Within party groups, there have been some recent shifts according to voters' ideology. Since mid-September, Obama's support among conservative Democrats has risen from 66% to 78%, while McCain's share of the moderate and liberal Republican vote has fallen from 85% to 77%.
Regular churchgoers are one group that has maintained a solid level of support for McCain over the past several weeks. Obama has made significant gains among those who attend religious services "nearly every week" or "monthly," leading among this group by 52% to 42% compared with a 51% to 43% McCain lead a month ago.
Perhaps one of the more troubling signs in the data for McCain's electoral prospects is the fact that he is running only even with Obama in states George W. Bush won in 2004. Obama has a commanding 58% to 35% advantage in states John Kerry won.
The most competitive states -- those in which the winning candidate won by 6 points or less in 2004 -- have strongly tilted in Obama's direction in recent weeks. In the Oct. 6-12 data, Obama leads McCain by 55% to 38% among registered voters in these states, compared with just a 4-point Obama lead after the Republican convention (48% to 44%).
McCain's advantage over Obama in "red states" (those Bush won by more than 6 points in 2004) is down to just 48% to 44%, compared to a 56% to 37% McCain lead after the Republican convention. Meanwhile, Obama enjoys a 21-point edge over McCain among residents of states Kerry won by more than 6 points in 2004, 57% to 36%.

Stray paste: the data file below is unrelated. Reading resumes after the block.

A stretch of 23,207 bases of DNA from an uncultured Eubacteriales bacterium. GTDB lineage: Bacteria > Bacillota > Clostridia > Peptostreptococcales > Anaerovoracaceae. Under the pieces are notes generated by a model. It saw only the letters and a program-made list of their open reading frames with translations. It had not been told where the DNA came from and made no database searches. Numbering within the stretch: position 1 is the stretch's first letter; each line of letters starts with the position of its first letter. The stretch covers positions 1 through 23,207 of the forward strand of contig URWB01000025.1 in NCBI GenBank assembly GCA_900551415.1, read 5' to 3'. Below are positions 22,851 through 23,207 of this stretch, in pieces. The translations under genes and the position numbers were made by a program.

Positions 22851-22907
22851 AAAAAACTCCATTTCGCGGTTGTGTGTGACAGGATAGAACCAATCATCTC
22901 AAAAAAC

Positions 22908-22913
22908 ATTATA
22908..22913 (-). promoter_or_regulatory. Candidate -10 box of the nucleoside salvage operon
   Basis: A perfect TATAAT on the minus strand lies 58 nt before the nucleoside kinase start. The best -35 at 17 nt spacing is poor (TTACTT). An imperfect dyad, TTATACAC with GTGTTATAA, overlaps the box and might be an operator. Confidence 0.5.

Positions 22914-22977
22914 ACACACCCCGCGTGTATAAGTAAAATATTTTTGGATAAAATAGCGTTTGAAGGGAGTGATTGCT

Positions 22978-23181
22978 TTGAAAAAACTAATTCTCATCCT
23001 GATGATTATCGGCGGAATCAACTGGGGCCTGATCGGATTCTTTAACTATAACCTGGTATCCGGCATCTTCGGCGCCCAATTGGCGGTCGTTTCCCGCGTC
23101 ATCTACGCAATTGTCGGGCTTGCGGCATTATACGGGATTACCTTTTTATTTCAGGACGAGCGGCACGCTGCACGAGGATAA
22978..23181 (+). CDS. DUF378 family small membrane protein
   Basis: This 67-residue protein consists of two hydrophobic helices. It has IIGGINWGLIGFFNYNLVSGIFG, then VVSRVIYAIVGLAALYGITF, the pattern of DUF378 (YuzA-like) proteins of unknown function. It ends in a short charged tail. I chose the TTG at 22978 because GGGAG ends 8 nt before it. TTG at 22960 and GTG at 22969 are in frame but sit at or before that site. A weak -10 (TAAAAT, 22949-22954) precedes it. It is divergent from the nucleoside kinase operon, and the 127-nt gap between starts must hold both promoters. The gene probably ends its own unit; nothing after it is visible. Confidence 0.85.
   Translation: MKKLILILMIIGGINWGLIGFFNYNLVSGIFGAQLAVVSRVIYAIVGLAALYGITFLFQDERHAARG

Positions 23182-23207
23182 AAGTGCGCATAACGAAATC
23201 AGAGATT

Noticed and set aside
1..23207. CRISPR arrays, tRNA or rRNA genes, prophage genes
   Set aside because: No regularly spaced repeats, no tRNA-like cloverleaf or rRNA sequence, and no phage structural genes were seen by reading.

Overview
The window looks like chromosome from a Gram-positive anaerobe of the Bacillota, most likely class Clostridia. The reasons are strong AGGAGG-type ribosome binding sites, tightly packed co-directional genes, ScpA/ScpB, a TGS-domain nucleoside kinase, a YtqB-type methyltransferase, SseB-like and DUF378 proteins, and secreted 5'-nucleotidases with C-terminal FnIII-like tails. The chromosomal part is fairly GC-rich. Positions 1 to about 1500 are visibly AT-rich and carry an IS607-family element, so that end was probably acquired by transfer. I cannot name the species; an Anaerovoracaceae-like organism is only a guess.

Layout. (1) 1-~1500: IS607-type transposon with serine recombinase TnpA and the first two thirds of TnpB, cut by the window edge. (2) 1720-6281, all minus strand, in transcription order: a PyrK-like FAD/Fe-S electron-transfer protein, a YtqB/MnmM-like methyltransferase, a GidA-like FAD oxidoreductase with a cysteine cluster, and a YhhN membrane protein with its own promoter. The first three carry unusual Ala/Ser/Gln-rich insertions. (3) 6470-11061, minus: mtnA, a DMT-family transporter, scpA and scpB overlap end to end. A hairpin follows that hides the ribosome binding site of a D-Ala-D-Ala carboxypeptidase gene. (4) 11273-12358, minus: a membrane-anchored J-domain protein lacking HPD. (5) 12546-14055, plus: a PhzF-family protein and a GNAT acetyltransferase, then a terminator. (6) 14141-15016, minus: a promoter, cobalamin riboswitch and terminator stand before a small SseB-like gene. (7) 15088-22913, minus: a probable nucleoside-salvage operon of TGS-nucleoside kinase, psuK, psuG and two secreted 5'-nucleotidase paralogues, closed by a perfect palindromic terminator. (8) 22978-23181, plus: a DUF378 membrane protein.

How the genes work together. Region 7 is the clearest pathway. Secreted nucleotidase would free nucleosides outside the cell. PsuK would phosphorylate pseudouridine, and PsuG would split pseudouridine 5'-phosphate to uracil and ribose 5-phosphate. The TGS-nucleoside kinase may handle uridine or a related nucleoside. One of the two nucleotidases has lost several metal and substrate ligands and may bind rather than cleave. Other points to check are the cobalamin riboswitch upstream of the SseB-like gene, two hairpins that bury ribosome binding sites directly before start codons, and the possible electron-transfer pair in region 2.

Obama's surge in the polls in recent weeks has been fairly broad-based across demographic and political subgroups of the electorate, but he has made particularly notable gains among men, those with less formal education, and middle-aged voters. These groups have tended to lean in McCain's direction or be about even, so it is clear that the movement is a bad sign for the McCain campaign.
The data reviewed here are based on weekly aggregates of very large samples, the latest of which is based on Oct. 6-12 interviewing. In the last few days of Gallup Poll Daily tracking, including Oct. 13-14 interviewing, Obama has maintained a lead, though not quite as large as it has been for much of the prior week. So to some extent, McCain may be winning back some of the voters who have moved into the Obama camp in recent weeks, but the Republican nominee still has a lot more work to do in order to mount the big comeback he needs to prevail on Election Day.
Results are based on telephone interviews with 6,468 registered voters, aged 18 and older, conducted as part of Gallup Poll Daily tracking Oct. 6-12, 2008. For results based on the total sample of registered voters, one can say with 95% confidence that the maximum margin of sampling error is ±1 percentage point.
Interviews are conducted with respondents on land-line telephones (for respondents with a land-line telephone) and cellular phones (for respondents who are cell-phone only).
In addition to sampling error, question wording and practical difficulties in conducting surveys can introduce error or bias into the findings of public opinion polls.